The question is a little forward: Clearly, we need to pay our teachers a decent wage, and give them acceptable working conditions, first. Without teachers, no readers. Without readers, no authors. And so on.
But it is important to understand the context of translated world literature: Our Arabic-writing authors are out there, ostensibly “competing” for global attention with German, Turkish, Dutch, Spanish, and Hebrew-language authors who have a battery of government resources at their backs.
Note: I would also like to correct myself and Alexandra: There is government money for Arabic-English (and other language-pair) translations after a fact, as the UAE-sponsored International Prize for Arabic Fiction has subsidized some translations.
When the UK-based Literature Across Frontiers (LAF) visited Cairo this month, it was with the aim of speeding and smoothing out the flow of translations into and from Arabic.
The visit made two things apparent. The first was that many young Egyptians are passionate about translating foreign literature into Arabic. LAF Director Alexandra Buchler said that one young translator who joined the weeklong workshop at Ain Shams University left home at 5 am every morning so as not to miss anything. Others were equally enthusiastic about talks by authors, translators and publishers.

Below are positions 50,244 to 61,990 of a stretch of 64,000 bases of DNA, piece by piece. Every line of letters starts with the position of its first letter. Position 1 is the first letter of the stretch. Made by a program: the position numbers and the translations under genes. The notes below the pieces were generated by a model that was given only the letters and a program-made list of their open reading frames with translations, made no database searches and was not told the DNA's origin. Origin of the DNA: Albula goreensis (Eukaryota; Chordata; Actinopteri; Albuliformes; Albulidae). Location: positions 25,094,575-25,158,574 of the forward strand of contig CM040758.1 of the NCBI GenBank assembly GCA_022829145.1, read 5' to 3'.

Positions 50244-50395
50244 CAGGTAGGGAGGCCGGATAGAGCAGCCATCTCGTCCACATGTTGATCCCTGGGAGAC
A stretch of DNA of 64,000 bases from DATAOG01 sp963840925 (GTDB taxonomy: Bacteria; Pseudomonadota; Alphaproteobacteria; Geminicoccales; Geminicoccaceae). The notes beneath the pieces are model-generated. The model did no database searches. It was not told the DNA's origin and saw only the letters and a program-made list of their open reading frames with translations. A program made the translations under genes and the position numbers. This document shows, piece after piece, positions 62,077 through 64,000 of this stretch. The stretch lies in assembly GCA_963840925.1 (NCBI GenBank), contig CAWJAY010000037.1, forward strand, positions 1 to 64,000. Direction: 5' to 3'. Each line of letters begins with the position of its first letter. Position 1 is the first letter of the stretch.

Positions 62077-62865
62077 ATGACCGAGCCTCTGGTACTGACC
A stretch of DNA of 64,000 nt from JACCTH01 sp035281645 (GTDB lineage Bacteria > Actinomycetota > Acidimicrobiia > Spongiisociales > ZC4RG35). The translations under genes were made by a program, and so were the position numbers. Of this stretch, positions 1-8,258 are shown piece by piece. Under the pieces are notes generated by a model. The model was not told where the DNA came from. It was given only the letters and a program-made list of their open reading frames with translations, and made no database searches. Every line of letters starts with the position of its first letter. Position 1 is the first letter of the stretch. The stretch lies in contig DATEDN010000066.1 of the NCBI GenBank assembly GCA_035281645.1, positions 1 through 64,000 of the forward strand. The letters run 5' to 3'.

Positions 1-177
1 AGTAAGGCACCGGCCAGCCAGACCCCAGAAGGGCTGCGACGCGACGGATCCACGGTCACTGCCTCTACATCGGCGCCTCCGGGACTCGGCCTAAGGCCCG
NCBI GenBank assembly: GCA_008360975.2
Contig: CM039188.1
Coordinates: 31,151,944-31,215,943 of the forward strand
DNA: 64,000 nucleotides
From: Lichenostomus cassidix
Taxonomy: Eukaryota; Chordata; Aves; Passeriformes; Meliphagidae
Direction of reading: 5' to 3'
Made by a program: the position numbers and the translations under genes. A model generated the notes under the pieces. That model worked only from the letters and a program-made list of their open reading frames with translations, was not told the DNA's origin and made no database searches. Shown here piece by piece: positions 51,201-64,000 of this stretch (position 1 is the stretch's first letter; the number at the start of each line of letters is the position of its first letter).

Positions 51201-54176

The second thing that became apparent was that the Egyptian government – and the governments of other Arabic-writing countries – do little to promote their own authors abroad.
This failure was one of the major discussion points when LAF presented a report on Arabic-English translation at the British Council headquarters this week. The report, which covered the period from 1990-2010, was part of a much larger study. Buchler told a small audience that the idea behind these studies was to “map the translation flows within the Euro-Mediterranean region.”
By mapping the flows of translation, she said, we could begin to see which areas were most in need of improvement. Keep reading.